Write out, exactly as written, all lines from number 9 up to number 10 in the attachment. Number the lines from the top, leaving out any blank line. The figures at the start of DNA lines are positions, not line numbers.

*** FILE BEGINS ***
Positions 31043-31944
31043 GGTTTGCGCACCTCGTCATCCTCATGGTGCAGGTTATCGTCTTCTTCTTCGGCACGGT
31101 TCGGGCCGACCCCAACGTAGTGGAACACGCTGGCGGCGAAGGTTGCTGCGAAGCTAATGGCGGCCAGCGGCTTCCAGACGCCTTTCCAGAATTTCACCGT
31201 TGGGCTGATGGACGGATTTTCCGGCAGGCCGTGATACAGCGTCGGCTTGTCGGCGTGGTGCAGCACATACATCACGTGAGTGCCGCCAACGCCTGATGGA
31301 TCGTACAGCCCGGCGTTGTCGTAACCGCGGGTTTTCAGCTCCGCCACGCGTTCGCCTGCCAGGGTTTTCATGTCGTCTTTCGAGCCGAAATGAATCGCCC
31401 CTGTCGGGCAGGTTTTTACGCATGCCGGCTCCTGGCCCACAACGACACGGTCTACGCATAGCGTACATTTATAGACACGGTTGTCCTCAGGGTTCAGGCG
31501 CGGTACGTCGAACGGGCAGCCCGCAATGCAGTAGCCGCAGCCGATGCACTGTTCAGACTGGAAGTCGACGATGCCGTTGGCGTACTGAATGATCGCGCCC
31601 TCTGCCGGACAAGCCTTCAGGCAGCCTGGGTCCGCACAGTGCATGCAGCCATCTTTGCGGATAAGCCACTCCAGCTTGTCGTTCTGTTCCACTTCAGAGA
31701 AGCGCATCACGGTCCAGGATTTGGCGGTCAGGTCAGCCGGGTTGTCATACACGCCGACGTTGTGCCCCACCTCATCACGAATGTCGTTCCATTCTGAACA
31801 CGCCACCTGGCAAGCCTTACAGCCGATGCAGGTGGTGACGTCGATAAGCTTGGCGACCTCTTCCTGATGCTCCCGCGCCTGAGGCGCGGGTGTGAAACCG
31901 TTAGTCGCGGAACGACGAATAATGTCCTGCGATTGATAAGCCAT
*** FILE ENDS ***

31701 AGCGCATCACGGTCCAGGATTTGGCGGTCAGGTCAGCCGGGTTGTCATACACGCCGACGTTGTGCCCCACCTCATCACGAATGTCGTTCCATTCTGAACA
31801 CGCCACCTGGCAAGCCTTACAGCCGATGCAGGTGGTGACGTCGATAAGCTTGGCGACCTCTTCCTGATGCTCCCGCGCCTGAGGCGCGGGTGTGAAACCG